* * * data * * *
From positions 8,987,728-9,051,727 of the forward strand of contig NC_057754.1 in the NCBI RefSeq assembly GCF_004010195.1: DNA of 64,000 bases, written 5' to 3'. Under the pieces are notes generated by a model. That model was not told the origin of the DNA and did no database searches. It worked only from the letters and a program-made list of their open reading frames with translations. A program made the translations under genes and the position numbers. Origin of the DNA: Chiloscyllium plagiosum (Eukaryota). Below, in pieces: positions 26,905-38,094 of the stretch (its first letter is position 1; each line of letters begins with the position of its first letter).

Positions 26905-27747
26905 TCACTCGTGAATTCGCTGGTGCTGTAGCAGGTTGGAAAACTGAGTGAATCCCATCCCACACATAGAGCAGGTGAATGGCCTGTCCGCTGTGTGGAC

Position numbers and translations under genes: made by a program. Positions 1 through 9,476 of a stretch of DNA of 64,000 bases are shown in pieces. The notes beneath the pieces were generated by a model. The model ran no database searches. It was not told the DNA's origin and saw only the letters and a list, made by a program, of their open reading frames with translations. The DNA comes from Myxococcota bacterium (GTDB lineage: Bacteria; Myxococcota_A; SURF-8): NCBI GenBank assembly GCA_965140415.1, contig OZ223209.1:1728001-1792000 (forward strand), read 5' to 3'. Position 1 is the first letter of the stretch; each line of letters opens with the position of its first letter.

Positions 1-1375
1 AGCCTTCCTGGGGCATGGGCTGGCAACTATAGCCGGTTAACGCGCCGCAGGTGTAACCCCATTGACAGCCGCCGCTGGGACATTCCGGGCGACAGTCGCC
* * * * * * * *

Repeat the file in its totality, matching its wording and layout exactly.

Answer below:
From positions 8,987,728-9,051,727 of the forward strand of contig NC_057754.1 in the NCBI RefSeq assembly GCF_004010195.1: DNA of 64,000 bases, written 5' to 3'. Under the pieces are notes generated by a model. That model was not told the origin of the DNA and did no database searches. It worked only from the letters and a program-made list of their open reading frames with translations. A program made the translations under genes and the position numbers. Origin of the DNA: Chiloscyllium plagiosum (Eukaryota). Below, in pieces: positions 26,905-38,094 of the stretch (its first letter is position 1; each line of letters begins with the position of its first letter).

Positions 26905-27747
26905 TCACTCGTGAATTCGCTGGTGCTGTAGCAGGTTGGAAAACTGAGTGAATCCCATCCCACACATAGAGCAGGTGAATGGCCTGTCCGCTGTGTGGAC

Position numbers and translations under genes: made by a program. Positions 1 through 9,476 of a stretch of DNA of 64,000 bases are shown in pieces. The notes beneath the pieces were generated by a model. The model ran no database searches. It was not told the DNA's origin and saw only the letters and a list, made by a program, of their open reading frames with translations. The DNA comes from Myxococcota bacterium (GTDB lineage: Bacteria; Myxococcota_A; SURF-8): NCBI GenBank assembly GCA_965140415.1, contig OZ223209.1:1728001-1792000 (forward strand), read 5' to 3'. Position 1 is the first letter of the stretch; each line of letters opens with the position of its first letter.

Positions 1-1375
1 AGCCTTCCTGGGGCATGGGCTGGCAACTATAGCCGGTTAACGCGCCGCAGGTGTAACCCCATTGACAGCCGCCGCTGGGACATTCCGGGCGACAGTCGCC